Objectives: To characterize emergency department sedation practices in mechanically ventilated patients, and test the hypothesis that deep sedation in the emergency department is associated with worse outcomes.
Design: Multicenter, prospective cohort study.
Setting: The emergency department and ICUs of 15 medical centers.
Patients: Mechanically ventilated adult emergency department patients.
Measurements and main results: All data involving sedation (medications, monitoring) were recorded. Deep sedation was defined as Richmond Agitation-Sedation Scale of -3 to -5 or Sedation-Agitation Scale of 2 or 1. A total of 324 patients were studied. Emergency department deep sedation was observed in 171 patients (52.8%), and was associated with a higher frequency of deep sedation in the ICU on day 1 (53.8% vs 20.3%; p < 0.001) and day 2 (33.3% vs 16.9%; p = 0.001), when compared to light sedation. Mean (SD) ventilator-free days were 18.1 (10.8) in the emergency department deep sedation group compared to 20.0 (9.8) in the light sedation group (mean difference, 1.9; 95% CI, -0.40 to 4.13). Similar results according to emergency department sedation depth existed for ICU-free days (mean difference, 1.6; 95% CI, -0.54 to 3.83) and hospital-free days (mean difference, 2.3; 95% CI, 0.26-4.32). Mortality was 21.1% in the deep sedation group and 17.0% in the light sedation group (between-group difference, 4.1%; odds ratio, 1.30; 0.74-2.28). The occurrence rate of acute brain dysfunction (delirium and coma) was 68.4% in the deep sedation group and 55.6% in the light sedation group (between-group difference, 12.8%; odds ratio, 1.73; 1.10-2.73).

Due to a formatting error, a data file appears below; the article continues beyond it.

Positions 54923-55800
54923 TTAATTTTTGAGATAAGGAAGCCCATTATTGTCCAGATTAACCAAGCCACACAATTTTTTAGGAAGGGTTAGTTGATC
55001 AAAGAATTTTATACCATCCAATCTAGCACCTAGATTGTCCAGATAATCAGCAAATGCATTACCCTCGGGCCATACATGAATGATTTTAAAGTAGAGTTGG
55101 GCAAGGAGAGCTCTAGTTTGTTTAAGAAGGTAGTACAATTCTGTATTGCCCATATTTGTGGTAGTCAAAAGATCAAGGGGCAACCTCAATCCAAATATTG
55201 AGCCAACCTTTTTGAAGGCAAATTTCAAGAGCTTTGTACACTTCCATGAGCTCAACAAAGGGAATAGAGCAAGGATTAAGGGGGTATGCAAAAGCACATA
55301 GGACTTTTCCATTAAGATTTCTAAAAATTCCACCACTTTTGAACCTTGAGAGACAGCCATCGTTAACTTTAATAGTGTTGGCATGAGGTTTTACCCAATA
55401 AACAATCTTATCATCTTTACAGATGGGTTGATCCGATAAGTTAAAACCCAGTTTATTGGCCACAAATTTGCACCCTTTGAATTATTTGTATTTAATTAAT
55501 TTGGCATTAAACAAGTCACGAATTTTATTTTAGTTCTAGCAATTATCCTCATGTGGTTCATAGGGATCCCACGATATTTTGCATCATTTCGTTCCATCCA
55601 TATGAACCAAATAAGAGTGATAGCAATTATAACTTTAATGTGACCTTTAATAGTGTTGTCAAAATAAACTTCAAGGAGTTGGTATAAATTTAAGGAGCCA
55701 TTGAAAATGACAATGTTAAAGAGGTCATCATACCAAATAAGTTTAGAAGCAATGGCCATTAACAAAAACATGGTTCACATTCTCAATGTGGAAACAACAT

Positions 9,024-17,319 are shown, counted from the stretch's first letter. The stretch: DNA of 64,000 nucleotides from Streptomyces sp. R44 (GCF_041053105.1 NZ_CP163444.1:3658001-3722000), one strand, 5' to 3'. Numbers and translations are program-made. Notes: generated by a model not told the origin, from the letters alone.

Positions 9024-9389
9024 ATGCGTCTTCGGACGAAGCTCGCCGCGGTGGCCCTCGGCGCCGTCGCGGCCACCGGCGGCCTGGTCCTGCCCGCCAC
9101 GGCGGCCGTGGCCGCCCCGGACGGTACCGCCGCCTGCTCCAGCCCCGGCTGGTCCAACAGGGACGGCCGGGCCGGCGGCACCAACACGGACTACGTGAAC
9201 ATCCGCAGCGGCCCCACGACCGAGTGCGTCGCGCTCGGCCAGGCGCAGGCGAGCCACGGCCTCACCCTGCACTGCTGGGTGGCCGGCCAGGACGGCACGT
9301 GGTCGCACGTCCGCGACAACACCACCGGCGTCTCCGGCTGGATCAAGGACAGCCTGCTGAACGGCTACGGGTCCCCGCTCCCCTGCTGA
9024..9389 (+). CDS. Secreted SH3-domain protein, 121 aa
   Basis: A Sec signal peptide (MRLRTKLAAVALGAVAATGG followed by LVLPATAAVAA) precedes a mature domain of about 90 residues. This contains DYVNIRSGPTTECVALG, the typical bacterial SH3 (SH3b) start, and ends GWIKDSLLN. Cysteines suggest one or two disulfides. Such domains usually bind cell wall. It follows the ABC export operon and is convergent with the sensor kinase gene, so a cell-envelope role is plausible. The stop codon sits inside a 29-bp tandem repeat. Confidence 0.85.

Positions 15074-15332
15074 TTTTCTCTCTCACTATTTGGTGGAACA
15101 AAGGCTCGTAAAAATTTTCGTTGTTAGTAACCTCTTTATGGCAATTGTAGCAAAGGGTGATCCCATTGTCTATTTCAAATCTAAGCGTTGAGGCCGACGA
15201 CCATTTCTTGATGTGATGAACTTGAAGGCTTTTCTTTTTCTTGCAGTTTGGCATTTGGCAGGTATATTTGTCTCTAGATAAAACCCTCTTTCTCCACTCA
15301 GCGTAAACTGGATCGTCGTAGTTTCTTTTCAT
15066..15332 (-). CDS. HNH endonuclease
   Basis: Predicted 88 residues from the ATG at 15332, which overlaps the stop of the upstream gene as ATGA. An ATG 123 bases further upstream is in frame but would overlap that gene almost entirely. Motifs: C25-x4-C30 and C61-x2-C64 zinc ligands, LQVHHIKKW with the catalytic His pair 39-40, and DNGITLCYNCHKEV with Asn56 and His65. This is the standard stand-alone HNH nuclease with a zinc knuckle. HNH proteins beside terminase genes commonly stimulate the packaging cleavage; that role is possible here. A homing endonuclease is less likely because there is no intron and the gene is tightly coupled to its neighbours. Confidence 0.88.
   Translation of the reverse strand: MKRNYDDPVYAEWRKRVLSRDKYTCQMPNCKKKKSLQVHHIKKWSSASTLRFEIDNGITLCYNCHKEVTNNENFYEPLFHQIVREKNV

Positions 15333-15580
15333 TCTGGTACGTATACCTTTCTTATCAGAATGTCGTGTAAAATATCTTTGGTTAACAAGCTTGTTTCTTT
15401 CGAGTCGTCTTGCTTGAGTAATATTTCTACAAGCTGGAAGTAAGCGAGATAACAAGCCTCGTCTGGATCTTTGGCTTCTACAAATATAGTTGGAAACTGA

Conclusions: Early deep sedation in the emergency department is common, carries over into the ICU, and may be associated with worse outcomes. Sedation practice in the emergency department and its association with clinical outcomes is in need of further investigation.